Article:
For years, sleep researchers have characterized physiological sleepiness observed by EEG through one measure: slow wave activity. Slow wave activity is fairly straightforward to identify and represents EEG power at slower frequencies that essentially look like a roadside view of the Rocky Mountain Range. The amount of slow wave activity is directly proportional to the length of time that an animal is awake meaning that slow wave activity dominates the EEG after long periods of wake or sleep deprivation. While slow wave activity has helped determine how a host of environmental, physiological, and genetic factors influence the ability to recover from sleep loss, it is limiting because it does not accurately quantify how an animal feels during sleep loss. And so, our lab teamed up with another electrophysiology lab that studies epilepsy to provide a means to quantify physiological sleepiness as it occurs, not after.
This was achieved through a period-amplitude analysis which looks at an individual EEG within a specific time frame, say 10 seconds, rather than all EEG waveforms within a specific time frame. With this period-amplitude analysis, the number of slow wave peaks were counted across sleep loss with the mice being deprived of sleep for up to 24 hours. Early into the sleep deprivation, there were slow wave peaks here and there.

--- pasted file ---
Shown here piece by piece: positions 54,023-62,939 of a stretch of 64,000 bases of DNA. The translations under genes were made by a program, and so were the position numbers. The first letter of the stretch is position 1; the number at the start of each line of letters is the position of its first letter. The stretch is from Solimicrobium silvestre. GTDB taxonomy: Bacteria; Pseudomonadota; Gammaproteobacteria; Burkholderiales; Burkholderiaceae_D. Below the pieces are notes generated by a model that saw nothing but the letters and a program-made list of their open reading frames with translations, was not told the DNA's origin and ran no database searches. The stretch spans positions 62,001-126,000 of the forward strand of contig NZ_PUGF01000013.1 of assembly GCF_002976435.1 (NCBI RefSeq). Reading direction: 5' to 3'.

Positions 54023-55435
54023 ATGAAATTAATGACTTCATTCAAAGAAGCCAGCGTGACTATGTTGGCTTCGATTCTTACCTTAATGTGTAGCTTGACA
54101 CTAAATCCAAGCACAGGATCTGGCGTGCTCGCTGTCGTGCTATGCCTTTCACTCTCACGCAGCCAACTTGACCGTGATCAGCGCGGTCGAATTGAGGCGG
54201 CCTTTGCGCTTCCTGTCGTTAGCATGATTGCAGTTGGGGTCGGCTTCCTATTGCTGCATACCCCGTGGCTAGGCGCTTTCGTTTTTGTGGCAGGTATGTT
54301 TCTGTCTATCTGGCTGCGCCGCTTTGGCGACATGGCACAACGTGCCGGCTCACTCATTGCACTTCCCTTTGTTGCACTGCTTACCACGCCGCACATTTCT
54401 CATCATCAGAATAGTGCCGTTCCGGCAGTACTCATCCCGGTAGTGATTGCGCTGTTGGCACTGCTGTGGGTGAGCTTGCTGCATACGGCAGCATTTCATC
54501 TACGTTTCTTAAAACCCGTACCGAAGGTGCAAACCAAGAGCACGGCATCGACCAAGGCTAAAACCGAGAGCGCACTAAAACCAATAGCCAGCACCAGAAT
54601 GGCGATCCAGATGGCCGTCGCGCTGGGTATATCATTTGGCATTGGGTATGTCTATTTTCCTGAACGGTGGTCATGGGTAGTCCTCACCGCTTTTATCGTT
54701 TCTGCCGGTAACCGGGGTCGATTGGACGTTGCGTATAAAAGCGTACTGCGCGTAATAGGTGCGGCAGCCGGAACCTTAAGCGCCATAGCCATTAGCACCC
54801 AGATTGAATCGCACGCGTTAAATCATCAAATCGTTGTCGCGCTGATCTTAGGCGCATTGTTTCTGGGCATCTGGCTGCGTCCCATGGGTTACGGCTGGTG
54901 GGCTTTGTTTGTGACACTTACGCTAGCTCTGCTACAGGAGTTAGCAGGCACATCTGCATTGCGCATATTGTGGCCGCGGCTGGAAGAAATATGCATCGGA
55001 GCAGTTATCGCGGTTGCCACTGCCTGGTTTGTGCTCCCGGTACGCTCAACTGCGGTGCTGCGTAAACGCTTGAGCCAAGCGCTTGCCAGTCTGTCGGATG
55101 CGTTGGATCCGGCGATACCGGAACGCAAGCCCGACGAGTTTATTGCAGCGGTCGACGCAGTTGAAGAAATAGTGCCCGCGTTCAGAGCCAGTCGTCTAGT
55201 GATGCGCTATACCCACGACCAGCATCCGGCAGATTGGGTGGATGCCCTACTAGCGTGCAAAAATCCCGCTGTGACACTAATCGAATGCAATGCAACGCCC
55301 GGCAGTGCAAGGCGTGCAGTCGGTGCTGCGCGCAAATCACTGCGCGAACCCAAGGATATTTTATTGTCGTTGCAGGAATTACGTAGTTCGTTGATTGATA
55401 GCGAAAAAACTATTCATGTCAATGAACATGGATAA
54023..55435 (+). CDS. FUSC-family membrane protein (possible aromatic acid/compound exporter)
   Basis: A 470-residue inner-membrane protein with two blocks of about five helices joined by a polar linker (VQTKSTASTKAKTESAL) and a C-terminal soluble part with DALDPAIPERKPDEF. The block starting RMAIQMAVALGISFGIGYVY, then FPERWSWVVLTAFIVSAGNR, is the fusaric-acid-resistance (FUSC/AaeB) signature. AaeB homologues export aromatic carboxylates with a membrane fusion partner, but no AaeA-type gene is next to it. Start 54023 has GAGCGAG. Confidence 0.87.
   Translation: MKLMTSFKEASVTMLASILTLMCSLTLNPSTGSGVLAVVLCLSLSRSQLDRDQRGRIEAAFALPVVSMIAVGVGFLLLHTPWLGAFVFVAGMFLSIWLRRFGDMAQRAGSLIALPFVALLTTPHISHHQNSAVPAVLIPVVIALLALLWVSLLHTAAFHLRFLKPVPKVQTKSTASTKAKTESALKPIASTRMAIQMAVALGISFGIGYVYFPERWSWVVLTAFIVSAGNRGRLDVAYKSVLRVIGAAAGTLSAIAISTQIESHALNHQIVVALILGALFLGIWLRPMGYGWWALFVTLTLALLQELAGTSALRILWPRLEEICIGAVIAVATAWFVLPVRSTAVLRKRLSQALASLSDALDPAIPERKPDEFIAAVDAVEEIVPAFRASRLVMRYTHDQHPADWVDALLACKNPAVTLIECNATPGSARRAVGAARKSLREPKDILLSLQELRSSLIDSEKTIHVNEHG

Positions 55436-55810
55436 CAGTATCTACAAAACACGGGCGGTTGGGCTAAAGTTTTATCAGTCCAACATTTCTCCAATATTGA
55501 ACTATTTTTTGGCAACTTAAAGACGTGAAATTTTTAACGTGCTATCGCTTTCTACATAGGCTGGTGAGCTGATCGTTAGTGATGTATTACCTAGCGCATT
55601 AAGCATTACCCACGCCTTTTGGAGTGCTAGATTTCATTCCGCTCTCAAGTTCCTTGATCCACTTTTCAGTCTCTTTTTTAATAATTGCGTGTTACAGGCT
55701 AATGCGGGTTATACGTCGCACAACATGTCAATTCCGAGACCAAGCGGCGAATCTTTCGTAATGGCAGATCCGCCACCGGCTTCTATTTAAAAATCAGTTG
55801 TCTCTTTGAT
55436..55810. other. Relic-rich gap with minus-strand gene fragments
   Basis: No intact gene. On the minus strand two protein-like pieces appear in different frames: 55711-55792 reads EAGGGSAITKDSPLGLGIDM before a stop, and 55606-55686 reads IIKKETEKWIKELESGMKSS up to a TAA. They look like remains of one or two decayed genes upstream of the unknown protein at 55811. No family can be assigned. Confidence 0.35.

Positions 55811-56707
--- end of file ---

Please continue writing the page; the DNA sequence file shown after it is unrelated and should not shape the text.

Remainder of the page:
But as time passed, particularly after the animal had been deprived of sleep for 6 hours, slow wave peaks began to dominate the EEG and persists until the end of 24 hours of sleep deprivation.
We also found that the number of slow wave peaks was negatively correlated to the time it took the animal to fall asleep, in particular NREM sleep, which makes up 85-90% of total sleep and is the first type of sleep that an animal has unless the animal is narcoleptic. This relationship between slow wave peaks and time to NREM sleep corroborates the previously identified negative relationship between slow wave activity and time to NREM sleep.
Finally, we found a time-dependent difference in the quantity of slow wave peaks based on whether the animal got sufficient sleep or was recovering from sleep loss. With sufficient sleep, slow wave peaks were more common during the light or rest/sleeping period of a nocturnal rodent. There were also more slow wave peaks during the middle of the night when most nocturnal rodents nap. This distinctive rhythm in slow wave peaks was absent in a mouse recovering from sleep loss. This is largely because there were more slow wave peaks during the night than that present with sufficient sleep.
This study provides a means to better characterize changes in sleep and wake with inadvertent or voluntary sleep deprivation.
Ehlen JC, Jefferson F, Brager AJ, Benveniste M, & Paul KN (2013). Period-Amplitude Analysis Reveals Wake-Dependent Changes in the Electroencephalogram during Sleep Deprivation. Sleep, 36 (11), 1723-35 PMID: 24179307